The second part of the episode with Stepan Chizhov acting as a guest is dedicated to more technical aspects of how iBookBinding works. We talk some nerdy stuff about 3d-printing in general and about making money with 3d-printing.
Last Friday, I had to make some paper to test recently designed and printed papermaking molds with the Japanese wave pattern. One of the molds was a novelty for our shop — it's designed to make A6-sized sheets of paper.
This vintage Russian magazine about printing was published for only two years, but it already gave me a lot of insights into the epoch. This time we share the second issue of the first year of publishing: December 1901.
If you’re not already a fan, you likely think anime is all about fantastical adventures or about highly idealized life. But a new anime television series turns all of these expectations on their head, offering a wonderful visual journey of bookmaking.
All around the world, invaluable cultural resources are threatened by political conflict, environmental challenges, and instability. In Sri Lanka, grassroots efforts offer two important models of preservation of knowledge, wisdom, and skills.
Washi is often dubbed “the world’s thinnest paper,”. Chinzei’s variety, tengu-joshi washi, is 0.02 millimeters thick and weighs 1.6 grams per square meter. As opposed to standard paper, which is thicker and weighs 70 grams per square meter.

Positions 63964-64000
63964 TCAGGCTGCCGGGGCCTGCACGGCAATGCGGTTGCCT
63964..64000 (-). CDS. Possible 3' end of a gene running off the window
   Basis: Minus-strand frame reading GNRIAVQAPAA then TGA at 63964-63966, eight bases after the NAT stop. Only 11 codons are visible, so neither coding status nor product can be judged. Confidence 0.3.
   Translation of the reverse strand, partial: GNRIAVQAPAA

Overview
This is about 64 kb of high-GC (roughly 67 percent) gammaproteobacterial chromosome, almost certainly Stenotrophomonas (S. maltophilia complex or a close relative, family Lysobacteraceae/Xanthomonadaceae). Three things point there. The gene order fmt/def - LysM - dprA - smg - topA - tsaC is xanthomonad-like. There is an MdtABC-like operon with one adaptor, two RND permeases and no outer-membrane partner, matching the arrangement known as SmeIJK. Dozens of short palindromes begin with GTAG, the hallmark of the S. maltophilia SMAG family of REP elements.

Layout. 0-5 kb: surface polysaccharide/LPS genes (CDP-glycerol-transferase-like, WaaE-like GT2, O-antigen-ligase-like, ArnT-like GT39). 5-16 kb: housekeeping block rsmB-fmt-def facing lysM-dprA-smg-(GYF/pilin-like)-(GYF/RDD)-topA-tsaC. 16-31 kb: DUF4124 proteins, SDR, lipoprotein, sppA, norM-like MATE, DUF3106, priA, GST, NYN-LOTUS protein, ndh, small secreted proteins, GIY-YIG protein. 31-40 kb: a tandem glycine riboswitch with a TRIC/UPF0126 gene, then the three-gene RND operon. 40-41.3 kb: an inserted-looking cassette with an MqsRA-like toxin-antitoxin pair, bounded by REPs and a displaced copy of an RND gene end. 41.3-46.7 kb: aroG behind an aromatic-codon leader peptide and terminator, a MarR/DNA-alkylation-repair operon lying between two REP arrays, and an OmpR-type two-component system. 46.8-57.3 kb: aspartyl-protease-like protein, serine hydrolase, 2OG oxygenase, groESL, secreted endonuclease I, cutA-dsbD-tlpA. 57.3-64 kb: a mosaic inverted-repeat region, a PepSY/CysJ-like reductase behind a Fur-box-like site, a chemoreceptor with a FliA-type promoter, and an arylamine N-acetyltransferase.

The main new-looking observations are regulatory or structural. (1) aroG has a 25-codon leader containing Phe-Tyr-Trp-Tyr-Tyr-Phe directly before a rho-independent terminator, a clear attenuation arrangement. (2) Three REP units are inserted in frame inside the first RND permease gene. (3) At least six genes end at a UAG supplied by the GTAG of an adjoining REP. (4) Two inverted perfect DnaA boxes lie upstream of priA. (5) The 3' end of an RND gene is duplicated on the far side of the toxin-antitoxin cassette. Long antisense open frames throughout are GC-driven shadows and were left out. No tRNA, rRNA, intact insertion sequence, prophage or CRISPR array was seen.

One of my recent finds during the trip to Romania was a convoluted collection of the French paper industry edition Papyrus from 1931 that included one additional issue from 1930. This is the first digitized issue from that collection.
My kids visited me in the Netherlands for a week and among other things we made some paper. My daughter made a YouTube video about that!
Every time I sell a papermaking mold, I make some recycled paper to test it. Initially I used only some leftover paper like bills or misprints, but at some moment last autumn I added pieces of my old blue T-shirt and I loved the result!
I'm a bit disturbed by the titles like "The last traditional papermaker," or "The last bookbinder of New York." These titles are misleading and untrue. However, that's how the video is headlined. Nevertheless, it is kind and makes us to think about our modern world.